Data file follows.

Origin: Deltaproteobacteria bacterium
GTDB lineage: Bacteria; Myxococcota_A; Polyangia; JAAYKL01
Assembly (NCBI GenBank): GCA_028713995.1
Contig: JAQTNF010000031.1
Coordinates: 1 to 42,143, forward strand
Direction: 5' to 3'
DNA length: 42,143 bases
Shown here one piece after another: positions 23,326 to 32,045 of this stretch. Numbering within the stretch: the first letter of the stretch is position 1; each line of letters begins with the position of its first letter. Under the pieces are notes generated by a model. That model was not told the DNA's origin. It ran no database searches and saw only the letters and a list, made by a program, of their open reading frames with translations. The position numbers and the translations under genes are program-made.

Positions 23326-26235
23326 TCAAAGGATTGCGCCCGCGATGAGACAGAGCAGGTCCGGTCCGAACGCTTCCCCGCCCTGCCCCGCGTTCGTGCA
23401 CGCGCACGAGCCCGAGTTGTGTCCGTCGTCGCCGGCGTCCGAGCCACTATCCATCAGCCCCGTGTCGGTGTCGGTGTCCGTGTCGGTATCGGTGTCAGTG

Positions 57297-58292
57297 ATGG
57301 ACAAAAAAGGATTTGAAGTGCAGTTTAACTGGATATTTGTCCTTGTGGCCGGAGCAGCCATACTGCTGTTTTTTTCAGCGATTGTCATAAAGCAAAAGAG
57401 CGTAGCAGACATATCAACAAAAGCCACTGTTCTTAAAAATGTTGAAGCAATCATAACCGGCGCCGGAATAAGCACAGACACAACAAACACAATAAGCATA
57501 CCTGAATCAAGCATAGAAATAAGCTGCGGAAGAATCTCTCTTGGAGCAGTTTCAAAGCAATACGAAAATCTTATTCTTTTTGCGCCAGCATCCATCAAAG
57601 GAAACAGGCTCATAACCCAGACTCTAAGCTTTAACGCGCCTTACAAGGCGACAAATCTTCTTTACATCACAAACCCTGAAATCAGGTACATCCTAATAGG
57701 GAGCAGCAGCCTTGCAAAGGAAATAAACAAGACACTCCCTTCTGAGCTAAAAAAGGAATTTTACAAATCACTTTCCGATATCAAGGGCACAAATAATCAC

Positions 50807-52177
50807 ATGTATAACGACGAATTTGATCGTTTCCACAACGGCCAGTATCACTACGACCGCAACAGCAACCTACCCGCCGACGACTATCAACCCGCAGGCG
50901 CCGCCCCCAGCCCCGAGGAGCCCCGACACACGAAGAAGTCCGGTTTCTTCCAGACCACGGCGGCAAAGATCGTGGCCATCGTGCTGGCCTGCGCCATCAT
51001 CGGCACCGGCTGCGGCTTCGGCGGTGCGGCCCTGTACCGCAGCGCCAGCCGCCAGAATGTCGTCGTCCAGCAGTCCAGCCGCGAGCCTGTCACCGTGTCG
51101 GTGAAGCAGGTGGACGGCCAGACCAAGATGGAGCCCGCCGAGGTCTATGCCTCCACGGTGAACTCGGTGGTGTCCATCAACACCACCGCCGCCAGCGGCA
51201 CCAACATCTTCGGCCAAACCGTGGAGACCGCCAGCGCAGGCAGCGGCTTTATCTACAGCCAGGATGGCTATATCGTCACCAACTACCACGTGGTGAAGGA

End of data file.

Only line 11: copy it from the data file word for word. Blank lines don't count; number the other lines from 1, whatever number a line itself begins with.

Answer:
23401 CGCGCACGAGCCCGAGTTGTGTCCGTCGTCGCCGGCGTCCGAGCCACTATCCATCAGCCCCGTGTCGGTGTCGGTGTCCGTGTCGGTATCGGTGTCAGTG